People with a preexisting condition will be eligible for the COVID-19 vaccine in the next phase of the Wisconsin launch, to be announced this week, senior state health officials said on Monday.
Julie Willems Van Dijk, deputy secretary of the state health service, said Monday that the next phase of the launch, known as “Phase 1C”, will be announced later this week.
“Obviously we heard a loud noise, and CDC recommendations state that` `it will include people with other chronic conditions that put them at risk of COVID-19, ” she said during the Cooperation Council Monday’s meeting. Intergovernmental, which involves officials from each party from 19 municipalities in Milwaukee County.
Government officials have faced criticism for failing to qualify those with pre-existing conditions sooner. President Joe Biden was asked about the issue by Oak Creek mother of a teenager with lung disease in Milwaukee City Hall last month.
It is unclear which date the next group will be eligible. The state reported Monday that more than 60% of people 65 and older received at least one vaccine.
Recommendations from the U.S. Centers for Disease Control and Prevention said initially that the stage of this phase 1C release should include people aged 16 to 64 years with a medical condition that “Increases the risk of serious and life-threatening complications from COVID-19”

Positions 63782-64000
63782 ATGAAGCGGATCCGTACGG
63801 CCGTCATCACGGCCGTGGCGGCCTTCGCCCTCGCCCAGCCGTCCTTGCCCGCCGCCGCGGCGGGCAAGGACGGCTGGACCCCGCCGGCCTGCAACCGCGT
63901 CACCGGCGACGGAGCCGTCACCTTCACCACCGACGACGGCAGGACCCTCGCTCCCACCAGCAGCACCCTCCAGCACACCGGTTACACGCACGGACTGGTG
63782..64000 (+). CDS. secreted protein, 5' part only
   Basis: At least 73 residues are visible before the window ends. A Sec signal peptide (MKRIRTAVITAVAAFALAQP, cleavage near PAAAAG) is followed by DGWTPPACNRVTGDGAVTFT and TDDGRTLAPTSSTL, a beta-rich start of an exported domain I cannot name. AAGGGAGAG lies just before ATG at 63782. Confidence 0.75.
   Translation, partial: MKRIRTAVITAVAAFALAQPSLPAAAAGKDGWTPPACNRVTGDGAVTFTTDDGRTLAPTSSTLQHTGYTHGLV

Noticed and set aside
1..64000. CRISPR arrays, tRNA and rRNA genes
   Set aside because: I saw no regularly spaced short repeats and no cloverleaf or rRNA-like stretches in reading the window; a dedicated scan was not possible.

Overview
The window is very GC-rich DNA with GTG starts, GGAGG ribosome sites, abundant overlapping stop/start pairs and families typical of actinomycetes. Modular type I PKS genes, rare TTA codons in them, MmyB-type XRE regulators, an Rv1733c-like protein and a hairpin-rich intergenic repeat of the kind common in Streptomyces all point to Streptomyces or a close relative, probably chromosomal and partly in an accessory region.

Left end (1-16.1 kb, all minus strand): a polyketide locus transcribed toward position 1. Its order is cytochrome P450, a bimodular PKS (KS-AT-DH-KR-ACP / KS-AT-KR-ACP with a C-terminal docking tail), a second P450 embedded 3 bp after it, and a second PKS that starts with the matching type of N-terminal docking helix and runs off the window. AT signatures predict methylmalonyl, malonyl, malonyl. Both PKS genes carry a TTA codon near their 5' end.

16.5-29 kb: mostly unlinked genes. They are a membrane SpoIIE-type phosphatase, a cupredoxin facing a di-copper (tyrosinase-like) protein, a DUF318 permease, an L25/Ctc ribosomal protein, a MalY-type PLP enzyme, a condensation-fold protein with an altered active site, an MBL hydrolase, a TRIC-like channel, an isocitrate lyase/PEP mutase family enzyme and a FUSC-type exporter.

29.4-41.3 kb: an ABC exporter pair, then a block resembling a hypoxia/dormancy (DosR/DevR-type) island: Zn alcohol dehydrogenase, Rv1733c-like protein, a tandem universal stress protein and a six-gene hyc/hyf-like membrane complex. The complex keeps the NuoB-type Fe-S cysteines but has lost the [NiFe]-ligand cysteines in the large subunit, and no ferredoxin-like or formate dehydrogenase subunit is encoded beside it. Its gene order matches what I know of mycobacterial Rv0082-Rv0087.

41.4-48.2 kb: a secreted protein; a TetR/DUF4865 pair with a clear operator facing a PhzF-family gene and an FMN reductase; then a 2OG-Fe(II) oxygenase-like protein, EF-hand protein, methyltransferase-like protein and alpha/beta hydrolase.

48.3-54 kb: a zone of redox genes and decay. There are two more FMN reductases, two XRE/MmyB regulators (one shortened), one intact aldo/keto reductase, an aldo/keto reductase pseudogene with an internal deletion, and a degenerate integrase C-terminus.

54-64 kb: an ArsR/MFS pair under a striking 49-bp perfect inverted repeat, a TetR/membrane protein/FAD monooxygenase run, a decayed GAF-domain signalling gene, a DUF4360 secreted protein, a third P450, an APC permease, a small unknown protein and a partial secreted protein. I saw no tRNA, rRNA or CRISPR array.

It will also recommend some essential practitioners, including those working in food service, construction, housing and finance, information technology, communication, law, and media.
Previously, the CDC had suggested including people aged 65-74 in the Phase 1C group, but in January it was advised to postpone their qualifications, including those with certain conditions.
Wisconsin moves people 65 and older to the current stage of their rollout, known as Phase 1B, but not those with an existing condition who are 64 or older.
On Monday, Willems Van Dijk added: “We can predict when we will be able to embrace the entire population in the future.”
She said last week that “Part of the decision is to look at what conditions are pre-existing and use CDC research to see the strongest evidence for which condition is causing COVID-19.”
“When you think about how long other diseases have been studied, other infectious diseases like HIV or hepatitis C, Ebola or Zika, or other emerging infections, we have many years. To look at those infections or diseases and understand the causes contributing, ‘she told reporters during a media briefing.
She added that officials were trying. “Including the people we know are at risk, how we can put people who may be at risk, and what can we do to keep the vaccination system out of control?”
The Associated Press reports that there are as many as 2 million residents of Wisconsin.
“As we look forward to getting more vaccines, and we’ve made great progress over the last month. But we know we still have more people who need the vaccine than can get it, ”Willems van Dijk said. Open a button for people with chronic conditions who are so desperate to have a vaccination day, they’ll want to be at the forefront. “
Contact Mary Spicuzza at (414) 224-2324 or email@example.com. Follow her on Twitter at @MSpicuzzaMJS
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